The last four years saw an unprecedented momentum in formalization of jobs, a process that enhances the legally enforceable rights of workers as well as their prestige, emoluments and social protection.
The demonetization and goods and services tax (GST), these two steps by the Modi government 1.0 have played a big role in the formalization of jobs — cumulatively over 28% of 7.06 million jobs formalized between 2015 and 2018 were due to them, according to a study commissioned by Indian Staffing Federation (ISF). Only about 16% of India’s estimated 500 million workforces is in the formal sector. The rest are in the informal sector.
The report, “Impact of Key Reforms on Job Formalization and Flexi Staffing”, says that a total of 1.08 million jobs were formalized with the introduction of GST. Note ban contributed around 0.87 million into the formalization of jobs. Reform initiatives in Employees’ Provident Fund (EPF) and Employees’ State Insurance (ESI) contributed the most in the formalization of jobs at 1.28 million and 1.25 million, respectively, during 2015-2018. Initiatives like Pradhan Mantri Rojgar Protsahan Yojana (PMRPY), under which the government shouldered employers’ burden for mandatory EPF contribution for an employee earning up to Rs 15,000 a month, paid off.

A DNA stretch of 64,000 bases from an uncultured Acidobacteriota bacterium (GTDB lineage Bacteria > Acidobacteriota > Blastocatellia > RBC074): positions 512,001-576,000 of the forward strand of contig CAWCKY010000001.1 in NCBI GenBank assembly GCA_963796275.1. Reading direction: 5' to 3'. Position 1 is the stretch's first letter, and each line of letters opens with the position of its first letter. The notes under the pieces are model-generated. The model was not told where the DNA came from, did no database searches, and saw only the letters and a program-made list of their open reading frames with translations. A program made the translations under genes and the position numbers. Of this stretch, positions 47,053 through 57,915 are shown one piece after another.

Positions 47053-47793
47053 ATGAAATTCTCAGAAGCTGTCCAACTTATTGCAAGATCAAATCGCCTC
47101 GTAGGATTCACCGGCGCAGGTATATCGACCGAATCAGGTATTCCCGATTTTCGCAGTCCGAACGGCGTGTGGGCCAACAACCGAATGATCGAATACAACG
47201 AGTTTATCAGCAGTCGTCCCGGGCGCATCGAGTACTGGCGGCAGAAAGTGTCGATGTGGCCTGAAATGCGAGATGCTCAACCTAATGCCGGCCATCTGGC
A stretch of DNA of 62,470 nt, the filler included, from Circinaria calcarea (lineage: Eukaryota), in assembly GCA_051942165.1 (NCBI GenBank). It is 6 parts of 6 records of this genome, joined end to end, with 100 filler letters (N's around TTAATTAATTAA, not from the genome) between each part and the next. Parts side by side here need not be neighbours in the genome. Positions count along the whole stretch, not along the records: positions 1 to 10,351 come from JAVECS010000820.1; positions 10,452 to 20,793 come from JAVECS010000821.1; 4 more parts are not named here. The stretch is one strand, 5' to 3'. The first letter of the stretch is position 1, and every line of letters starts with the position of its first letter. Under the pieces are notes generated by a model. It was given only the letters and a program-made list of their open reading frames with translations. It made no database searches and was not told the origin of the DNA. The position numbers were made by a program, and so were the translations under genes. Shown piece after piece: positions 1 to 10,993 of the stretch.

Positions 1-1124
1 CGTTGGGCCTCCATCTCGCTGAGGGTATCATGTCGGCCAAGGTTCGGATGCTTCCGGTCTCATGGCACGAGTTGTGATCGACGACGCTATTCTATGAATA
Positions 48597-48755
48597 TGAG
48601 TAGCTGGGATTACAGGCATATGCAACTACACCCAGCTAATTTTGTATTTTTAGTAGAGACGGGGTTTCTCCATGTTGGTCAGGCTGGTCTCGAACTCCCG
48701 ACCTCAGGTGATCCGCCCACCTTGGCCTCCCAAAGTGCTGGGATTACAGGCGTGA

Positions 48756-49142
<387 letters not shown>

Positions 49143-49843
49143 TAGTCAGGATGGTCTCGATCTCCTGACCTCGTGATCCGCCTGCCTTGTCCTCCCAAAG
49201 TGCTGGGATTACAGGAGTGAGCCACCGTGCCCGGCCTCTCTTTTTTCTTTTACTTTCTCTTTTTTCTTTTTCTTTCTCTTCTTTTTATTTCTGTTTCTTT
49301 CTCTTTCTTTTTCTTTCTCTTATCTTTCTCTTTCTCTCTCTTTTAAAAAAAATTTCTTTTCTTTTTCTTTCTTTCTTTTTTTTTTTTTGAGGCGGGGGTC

Braving industry’s opposition, the government had in 2016 raised monthly wage threshold for enrollment under ESIC at Rs 21,000 from Rs 15,000 earlier. The introduction of fixed-term employment, initially for the textile and garment sectors and later for all sectors, also contributed significantly.
The study further said around 11.03 million jobs will be formalized in 2018-2021 as a result of current and imminent policies and reforms. Reforms in EPF and ESIC will drive formalization of jobs the most. The report revealed that flexi staffing industry has witnessed acceleration due to government’s reforms since 2016. It said flexi workforce is expected to go up to 6.1 million by 20121 from 4.1 million in 2019. In 2015 and in 2018, the number of flexi workforce in the country stood at 2.1 million and 3.3 million, respectively.